As Virginia sprout grower (not) Good Seed Inc., of Springfield, Va., announced its third recall because of Listeria monocytogenes, the Australian Food Safety Information Council issued a sprout summary, noting that in addition to overseas outbreaks, 125 were sickened with Salmonella in Western Australia in 205 and 15 in Victoria in 2006.
“Washing sprouts has been found to be not very effective as laboratory studies have shown that bacteria can be internalised in the sprouts, making it difficult wash off/sanitise, and bacteria can be protected in a biofilm on the sprout surface. People in the 4 vulnerable demographics (young children, people 70+, immune-compromised or pregnant) should not eat uncooked sprouts of any kind.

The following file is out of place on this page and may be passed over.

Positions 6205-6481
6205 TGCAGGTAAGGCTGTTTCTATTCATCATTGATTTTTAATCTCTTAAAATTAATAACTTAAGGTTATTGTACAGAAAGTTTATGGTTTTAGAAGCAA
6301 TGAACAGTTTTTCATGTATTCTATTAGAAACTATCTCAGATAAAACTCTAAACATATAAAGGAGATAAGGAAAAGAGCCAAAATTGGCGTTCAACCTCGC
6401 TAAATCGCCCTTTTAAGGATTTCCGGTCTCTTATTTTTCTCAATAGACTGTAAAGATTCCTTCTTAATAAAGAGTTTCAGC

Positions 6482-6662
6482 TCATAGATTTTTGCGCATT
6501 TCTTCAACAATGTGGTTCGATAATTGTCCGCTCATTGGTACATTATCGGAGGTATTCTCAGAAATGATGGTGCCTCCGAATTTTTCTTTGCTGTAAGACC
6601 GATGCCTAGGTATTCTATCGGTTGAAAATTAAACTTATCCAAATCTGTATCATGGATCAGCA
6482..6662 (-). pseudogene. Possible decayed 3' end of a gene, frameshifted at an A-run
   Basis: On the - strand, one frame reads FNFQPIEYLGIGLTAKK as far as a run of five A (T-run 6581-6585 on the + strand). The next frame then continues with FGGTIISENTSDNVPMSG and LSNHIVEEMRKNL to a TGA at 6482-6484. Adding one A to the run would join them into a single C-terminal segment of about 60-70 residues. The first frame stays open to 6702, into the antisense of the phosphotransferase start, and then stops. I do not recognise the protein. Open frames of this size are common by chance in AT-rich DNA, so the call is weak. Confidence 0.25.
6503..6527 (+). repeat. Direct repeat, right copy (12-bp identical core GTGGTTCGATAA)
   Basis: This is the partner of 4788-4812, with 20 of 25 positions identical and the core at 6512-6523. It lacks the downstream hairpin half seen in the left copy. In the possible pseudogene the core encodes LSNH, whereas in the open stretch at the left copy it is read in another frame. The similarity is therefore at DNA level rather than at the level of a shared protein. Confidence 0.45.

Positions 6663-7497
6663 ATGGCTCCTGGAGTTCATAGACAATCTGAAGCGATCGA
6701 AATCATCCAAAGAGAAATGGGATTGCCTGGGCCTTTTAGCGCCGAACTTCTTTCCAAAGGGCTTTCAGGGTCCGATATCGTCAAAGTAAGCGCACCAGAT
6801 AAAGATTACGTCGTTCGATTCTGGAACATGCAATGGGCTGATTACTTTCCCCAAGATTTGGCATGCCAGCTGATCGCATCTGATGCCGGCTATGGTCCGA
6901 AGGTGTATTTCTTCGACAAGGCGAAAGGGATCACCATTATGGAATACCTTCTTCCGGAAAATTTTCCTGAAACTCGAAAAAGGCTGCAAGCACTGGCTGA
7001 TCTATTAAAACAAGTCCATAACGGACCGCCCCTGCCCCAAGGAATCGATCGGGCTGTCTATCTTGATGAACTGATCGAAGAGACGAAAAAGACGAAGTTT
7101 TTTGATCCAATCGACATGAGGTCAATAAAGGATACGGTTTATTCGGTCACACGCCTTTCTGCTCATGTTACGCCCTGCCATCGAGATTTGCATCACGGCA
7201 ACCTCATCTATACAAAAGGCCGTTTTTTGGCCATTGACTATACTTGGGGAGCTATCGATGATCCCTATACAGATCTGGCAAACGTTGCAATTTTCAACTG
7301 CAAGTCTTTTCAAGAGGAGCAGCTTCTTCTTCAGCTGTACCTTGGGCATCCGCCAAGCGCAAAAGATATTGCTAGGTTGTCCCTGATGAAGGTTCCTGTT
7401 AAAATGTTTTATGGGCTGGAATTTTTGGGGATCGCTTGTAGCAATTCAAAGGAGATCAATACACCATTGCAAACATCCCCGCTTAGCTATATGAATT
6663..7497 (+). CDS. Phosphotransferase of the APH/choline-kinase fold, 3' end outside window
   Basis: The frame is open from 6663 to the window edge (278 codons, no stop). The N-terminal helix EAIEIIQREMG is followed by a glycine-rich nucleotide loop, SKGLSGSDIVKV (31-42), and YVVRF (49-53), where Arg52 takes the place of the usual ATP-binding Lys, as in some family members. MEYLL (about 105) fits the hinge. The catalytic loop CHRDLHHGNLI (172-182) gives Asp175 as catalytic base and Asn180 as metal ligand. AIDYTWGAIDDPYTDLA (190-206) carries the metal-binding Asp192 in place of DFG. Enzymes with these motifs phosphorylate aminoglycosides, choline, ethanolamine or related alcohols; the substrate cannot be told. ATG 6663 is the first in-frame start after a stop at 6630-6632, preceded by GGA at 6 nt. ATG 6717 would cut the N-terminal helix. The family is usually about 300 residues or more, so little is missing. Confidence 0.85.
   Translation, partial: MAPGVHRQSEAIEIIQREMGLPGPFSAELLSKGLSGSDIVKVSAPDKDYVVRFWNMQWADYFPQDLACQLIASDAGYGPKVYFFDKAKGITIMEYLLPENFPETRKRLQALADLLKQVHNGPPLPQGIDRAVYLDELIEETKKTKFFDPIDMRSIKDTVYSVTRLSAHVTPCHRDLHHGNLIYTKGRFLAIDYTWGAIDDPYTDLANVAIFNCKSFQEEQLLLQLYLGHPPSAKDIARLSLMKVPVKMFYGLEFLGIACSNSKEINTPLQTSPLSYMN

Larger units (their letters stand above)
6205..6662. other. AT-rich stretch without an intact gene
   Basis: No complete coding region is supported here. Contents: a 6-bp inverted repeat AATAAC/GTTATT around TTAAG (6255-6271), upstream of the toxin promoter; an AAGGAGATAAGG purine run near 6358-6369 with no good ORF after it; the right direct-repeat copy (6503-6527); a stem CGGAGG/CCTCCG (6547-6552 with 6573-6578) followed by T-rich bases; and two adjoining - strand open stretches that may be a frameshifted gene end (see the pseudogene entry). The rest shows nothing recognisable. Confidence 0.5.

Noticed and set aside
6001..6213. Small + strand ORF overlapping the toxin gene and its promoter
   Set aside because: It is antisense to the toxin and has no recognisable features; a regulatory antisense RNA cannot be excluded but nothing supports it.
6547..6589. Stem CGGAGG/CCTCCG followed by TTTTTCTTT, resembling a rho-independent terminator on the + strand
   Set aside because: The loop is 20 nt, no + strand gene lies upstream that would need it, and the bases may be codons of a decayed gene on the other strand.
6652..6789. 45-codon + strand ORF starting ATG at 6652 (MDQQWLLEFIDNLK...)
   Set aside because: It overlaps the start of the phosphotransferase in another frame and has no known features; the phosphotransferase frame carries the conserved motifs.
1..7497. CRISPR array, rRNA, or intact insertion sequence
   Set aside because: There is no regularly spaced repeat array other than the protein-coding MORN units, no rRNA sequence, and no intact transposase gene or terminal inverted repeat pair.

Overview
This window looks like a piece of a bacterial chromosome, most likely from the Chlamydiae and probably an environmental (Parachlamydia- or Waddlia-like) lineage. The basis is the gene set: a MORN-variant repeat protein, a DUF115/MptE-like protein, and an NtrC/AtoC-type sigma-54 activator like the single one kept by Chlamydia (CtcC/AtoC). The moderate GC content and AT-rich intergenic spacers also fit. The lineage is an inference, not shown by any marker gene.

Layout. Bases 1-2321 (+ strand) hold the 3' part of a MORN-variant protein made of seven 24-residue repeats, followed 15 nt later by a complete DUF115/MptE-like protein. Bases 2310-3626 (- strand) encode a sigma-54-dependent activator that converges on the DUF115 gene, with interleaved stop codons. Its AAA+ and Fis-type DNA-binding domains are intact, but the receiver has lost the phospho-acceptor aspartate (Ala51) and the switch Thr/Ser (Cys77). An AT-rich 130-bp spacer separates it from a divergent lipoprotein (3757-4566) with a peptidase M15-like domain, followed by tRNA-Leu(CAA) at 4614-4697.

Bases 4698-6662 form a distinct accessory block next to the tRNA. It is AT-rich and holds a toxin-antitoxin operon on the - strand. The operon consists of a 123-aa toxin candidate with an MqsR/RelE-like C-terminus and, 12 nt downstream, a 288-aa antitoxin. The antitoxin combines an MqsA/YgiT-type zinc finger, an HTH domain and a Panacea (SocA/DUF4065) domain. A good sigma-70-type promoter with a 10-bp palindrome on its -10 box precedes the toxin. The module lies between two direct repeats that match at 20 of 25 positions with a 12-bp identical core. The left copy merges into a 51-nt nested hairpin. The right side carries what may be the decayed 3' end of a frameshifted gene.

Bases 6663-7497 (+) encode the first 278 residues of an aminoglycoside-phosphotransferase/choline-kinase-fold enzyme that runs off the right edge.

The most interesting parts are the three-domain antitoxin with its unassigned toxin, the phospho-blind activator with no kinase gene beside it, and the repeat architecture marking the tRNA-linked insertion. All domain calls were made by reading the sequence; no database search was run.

This is a picture of a salad served at an Australian institution full of immunocompromised people.
Guess they didn’t get the memo.
Good Seed in Virginia isn’t saying anything, although all three recalls came weeks after the fresh sprouts were packed and shipped. The most recent recall notice, dated Aug. 3, is for all sprouts Good Seed produced on or after June 22.
The Packer reports no illnesses have been linked to the sprouts, which were distributed to retailers in Virginia, Maryland and New Jersey.
However, a spokeswoman for the Virginia Department of Agriculture said in May that the Centers for Disease Control and Prevention confirmed some listeria infections among people in the distribution area match the genome type of the listeria monocytogenes confirmed on the Good Seed sprouts.